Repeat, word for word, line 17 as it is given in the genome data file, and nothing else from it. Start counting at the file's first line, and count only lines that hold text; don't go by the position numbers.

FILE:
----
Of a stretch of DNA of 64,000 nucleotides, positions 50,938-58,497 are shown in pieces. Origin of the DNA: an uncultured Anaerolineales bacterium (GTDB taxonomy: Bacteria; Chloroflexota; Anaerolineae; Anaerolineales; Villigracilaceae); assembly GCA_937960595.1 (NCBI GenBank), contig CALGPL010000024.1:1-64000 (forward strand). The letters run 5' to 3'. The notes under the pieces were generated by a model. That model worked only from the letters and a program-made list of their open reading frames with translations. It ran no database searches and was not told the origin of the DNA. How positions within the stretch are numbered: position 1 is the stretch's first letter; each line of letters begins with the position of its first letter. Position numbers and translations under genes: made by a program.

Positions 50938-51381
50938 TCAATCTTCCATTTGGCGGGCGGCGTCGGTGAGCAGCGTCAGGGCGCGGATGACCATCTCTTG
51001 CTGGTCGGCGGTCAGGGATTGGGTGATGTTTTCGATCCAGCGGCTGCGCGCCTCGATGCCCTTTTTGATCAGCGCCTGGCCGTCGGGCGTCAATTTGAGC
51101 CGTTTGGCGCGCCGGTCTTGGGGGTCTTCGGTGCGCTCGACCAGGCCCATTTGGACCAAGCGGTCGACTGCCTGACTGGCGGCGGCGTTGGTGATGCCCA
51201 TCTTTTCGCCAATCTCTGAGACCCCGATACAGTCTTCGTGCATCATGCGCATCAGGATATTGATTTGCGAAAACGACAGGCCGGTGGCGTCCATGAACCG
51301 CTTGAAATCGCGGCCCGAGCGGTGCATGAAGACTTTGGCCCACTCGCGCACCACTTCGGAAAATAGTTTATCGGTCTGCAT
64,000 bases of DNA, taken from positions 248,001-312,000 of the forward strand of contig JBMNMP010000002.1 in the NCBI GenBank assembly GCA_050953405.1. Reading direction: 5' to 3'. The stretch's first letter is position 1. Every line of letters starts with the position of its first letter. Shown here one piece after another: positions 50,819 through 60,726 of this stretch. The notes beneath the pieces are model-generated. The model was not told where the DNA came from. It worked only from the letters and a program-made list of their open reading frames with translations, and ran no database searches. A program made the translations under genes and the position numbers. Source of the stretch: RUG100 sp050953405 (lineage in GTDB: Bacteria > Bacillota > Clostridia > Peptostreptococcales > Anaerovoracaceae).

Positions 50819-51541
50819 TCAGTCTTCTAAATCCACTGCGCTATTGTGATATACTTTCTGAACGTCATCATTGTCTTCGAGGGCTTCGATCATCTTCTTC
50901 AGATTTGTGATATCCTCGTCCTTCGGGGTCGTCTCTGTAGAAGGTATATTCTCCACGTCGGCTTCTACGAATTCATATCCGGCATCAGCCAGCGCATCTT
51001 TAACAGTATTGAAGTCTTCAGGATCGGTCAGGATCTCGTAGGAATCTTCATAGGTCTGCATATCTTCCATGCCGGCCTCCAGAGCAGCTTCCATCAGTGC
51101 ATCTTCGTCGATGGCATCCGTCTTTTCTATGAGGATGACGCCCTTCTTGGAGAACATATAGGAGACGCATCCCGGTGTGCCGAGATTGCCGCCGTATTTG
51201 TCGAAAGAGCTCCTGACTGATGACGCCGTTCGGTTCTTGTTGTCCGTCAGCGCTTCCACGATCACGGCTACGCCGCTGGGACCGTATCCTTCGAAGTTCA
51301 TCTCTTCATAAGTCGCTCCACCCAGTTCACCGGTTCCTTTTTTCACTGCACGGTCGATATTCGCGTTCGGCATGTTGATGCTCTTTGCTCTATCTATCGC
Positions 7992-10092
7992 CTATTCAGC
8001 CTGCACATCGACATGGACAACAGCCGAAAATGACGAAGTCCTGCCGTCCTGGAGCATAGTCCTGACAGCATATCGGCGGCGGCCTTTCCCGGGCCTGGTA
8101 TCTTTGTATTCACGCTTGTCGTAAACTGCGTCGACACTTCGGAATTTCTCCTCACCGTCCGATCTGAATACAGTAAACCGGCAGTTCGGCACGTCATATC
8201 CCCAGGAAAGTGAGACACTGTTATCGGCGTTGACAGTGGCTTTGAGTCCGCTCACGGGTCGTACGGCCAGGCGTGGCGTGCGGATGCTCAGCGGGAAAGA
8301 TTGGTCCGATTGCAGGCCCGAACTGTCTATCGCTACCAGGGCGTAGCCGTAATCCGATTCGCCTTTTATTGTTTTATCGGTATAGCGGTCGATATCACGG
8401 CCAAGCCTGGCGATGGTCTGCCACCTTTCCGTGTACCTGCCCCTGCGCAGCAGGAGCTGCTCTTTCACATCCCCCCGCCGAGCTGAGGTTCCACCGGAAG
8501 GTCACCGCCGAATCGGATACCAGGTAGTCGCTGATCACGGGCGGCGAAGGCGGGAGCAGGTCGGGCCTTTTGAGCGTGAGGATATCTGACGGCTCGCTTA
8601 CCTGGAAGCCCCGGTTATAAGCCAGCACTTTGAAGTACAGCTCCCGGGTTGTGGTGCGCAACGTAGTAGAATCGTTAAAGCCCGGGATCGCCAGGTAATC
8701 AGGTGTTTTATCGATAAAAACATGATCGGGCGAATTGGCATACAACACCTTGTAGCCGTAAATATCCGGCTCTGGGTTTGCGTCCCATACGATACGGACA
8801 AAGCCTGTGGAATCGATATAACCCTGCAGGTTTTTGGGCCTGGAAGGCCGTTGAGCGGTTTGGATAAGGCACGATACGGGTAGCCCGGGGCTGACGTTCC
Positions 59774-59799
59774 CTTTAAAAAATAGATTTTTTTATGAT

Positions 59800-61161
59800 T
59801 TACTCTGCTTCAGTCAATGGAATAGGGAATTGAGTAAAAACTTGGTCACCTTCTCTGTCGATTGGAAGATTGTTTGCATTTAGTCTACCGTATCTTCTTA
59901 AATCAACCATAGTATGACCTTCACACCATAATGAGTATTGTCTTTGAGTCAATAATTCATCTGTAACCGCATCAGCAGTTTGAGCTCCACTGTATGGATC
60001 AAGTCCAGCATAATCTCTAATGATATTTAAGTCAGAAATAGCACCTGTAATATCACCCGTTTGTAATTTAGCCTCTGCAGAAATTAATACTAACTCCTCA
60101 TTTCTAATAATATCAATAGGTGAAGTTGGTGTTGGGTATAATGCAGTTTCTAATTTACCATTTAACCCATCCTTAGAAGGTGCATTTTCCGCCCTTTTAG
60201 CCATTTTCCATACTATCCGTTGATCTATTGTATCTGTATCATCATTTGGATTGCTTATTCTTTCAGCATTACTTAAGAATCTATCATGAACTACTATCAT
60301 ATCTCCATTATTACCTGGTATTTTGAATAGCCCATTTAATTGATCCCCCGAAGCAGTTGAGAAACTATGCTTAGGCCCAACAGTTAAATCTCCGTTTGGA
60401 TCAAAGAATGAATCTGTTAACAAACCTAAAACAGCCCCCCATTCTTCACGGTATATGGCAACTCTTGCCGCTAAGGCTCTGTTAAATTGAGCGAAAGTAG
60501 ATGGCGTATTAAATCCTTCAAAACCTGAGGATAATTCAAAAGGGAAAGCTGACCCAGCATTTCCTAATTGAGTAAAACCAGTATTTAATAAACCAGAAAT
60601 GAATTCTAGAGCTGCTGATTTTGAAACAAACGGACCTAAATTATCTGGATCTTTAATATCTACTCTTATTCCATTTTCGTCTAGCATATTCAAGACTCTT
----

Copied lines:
7992 CTATTCAGC